SANTA CLARA, Calif. (AP) San Francisco defensive tackle Ray McDonald expects to play Sunday when the 49ers host the Arizona Cardinals.
McDonald tore a muscle at the top of his right biceps when he sacked Matt Schaub during the third quarter of Sunday's 34-3 victory over the Houston Texans. He was told he could play with the injury as long as he can stand it.
``It's going to be sore but I should be fine,'' McDonald said. ``I've got all my strength and I'm fine with that.''
The injury for McDonald is the latest in a series of ailments for San Francisco's defensive line this season. Ian Williams went on injured reserve after he broke his left ankle during a loss to Seattle in Week 2.
In addition, rookie defensive tackles Tank Carradine and Quinton Dial are on the non-football injury reserve list, though both could be cleared to start practice shortly.
McDonald and Justin Smith are the only two defensive linemen to start all five games.
``He's one of the toughest guys I know,'' 49ers nose tackle Glenn Dorsey said of McDonald. ``I know that whatever he can do to keep going, he'll do it.''
The 49ers have been able to remain competitive, with Dorsey filling in for Williams and Tony Jerod-Eddie finishing last week's game for McDonald.
``The coaches and scouts go out and find players who can contribute to the team,'' McDonald said. ``Tony did pretty good. He did what he was supposed to do.''
Jerod-Eddie had an interception.
``You have moments like that where you think `That could have been my interception,''' McDonald said. ``We have a saying that we're always happy for another guy's success.''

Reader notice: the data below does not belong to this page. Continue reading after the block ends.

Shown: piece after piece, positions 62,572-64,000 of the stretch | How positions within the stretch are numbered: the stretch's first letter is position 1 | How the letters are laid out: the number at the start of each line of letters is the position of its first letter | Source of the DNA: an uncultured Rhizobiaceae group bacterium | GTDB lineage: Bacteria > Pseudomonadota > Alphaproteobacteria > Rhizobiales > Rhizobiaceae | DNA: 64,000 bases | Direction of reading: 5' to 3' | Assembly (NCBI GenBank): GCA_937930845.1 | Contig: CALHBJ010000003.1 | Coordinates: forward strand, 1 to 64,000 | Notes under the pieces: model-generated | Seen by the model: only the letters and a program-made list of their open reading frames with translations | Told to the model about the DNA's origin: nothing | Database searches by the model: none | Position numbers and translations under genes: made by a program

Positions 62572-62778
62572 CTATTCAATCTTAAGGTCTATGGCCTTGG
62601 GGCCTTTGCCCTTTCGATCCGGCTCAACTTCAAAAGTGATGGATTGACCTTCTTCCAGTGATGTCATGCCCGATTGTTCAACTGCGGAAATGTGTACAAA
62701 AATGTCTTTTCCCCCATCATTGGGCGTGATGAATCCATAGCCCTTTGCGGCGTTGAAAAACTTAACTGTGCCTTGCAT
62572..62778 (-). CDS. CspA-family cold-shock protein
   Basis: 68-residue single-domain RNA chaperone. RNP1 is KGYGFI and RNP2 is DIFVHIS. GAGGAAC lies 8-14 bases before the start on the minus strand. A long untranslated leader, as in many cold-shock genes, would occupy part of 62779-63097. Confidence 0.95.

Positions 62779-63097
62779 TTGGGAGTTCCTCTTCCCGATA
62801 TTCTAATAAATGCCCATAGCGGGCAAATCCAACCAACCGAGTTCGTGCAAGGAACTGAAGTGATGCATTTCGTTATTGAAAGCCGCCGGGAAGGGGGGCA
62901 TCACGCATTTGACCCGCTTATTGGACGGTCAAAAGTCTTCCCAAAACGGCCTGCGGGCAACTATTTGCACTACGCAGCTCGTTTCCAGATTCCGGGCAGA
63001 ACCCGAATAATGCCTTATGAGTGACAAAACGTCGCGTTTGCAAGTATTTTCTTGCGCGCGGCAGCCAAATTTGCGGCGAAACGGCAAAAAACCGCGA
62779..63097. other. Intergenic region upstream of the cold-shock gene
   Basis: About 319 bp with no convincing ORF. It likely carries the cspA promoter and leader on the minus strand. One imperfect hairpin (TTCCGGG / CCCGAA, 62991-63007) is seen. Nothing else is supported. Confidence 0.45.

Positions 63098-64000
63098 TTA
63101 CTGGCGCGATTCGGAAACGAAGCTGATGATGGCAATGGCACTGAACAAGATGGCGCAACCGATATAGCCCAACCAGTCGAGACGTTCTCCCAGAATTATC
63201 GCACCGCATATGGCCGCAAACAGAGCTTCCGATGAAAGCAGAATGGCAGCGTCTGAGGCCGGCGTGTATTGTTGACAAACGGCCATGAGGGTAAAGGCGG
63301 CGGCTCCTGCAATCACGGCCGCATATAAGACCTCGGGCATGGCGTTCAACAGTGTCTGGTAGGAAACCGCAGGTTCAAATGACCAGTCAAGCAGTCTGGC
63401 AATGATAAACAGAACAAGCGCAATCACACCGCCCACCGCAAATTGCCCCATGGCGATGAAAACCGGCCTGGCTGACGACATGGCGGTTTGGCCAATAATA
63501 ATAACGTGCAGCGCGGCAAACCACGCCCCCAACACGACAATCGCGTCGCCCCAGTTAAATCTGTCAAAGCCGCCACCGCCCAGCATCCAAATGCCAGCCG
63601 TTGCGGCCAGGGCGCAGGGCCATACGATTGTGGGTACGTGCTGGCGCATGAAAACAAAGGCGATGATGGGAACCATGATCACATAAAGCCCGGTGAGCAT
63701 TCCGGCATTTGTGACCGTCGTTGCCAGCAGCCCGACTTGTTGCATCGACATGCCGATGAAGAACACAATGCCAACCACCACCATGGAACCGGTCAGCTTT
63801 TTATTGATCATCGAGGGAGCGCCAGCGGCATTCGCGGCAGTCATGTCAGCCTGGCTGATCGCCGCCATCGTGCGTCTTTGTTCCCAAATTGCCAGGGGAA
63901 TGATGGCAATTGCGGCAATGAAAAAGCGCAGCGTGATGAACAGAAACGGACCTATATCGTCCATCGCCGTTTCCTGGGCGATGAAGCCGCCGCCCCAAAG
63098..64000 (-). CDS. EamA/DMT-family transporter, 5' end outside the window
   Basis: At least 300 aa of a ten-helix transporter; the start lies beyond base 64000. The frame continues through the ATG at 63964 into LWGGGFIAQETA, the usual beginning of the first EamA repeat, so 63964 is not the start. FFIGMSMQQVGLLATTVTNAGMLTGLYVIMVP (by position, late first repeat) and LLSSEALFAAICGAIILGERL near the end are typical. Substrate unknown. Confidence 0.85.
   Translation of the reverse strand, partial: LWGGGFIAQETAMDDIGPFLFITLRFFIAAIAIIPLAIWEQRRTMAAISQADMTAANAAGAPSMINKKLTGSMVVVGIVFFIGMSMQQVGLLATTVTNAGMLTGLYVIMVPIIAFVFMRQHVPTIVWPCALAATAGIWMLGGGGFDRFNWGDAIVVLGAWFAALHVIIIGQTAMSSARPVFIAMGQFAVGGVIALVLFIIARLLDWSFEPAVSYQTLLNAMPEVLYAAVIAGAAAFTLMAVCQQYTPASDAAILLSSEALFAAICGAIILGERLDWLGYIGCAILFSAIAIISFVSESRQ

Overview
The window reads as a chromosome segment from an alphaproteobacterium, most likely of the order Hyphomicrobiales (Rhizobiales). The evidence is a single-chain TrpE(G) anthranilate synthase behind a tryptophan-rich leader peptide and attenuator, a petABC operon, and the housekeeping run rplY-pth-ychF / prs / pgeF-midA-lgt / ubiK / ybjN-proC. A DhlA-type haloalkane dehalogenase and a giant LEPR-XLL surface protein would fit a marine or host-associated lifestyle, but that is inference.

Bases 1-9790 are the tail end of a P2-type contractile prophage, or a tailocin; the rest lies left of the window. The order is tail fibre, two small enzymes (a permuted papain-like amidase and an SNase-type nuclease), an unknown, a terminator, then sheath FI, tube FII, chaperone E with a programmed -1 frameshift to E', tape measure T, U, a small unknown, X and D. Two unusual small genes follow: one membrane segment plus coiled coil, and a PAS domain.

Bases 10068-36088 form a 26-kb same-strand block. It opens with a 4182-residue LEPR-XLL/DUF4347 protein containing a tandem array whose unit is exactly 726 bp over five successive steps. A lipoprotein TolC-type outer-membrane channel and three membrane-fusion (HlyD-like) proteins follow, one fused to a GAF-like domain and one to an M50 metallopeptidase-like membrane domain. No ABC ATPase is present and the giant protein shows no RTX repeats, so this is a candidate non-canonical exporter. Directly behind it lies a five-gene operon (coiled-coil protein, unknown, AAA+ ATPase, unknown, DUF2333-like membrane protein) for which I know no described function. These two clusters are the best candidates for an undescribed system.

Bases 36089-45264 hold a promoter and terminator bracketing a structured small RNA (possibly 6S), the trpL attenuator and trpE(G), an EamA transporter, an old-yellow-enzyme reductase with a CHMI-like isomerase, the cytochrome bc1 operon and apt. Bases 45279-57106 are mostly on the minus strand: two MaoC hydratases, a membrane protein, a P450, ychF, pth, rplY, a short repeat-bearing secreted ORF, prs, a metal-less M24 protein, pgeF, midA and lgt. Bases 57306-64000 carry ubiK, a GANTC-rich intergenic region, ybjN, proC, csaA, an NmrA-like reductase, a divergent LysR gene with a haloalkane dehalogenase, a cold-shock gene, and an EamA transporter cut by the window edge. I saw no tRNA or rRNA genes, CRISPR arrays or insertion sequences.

McDonald said the tear will need surgery following the season.
``I'm able to use it, so that's a good sign,'' he said. ``I'll know more as the week goes on.''
McDonald, in his seventh season, hopes to practice with the team on Wednesday to test the injury.
``You always want a guy like that playing next to you,'' Dorsey said. ``He's a tough guy.''
Like Jerod-Eddie, Dorsey was prepared when his number was called.
``It's about being resilient,'' he said. ``It's about being prepared so that when your time comes, you're ready to play at a high level.''
Carradine, 11 months removed from surgery to repair an ACL tear in his right knee, feels as if he's nearly ready.
``I still have to wait for the say-so, but I am ready to get back on the field,'' Carradine said. ``All I've been able to do is run and lift, so I had no choice but to get better. I've been watching a lot of game film and studying the playbook so I can be up to speed and able to do what I used to do.''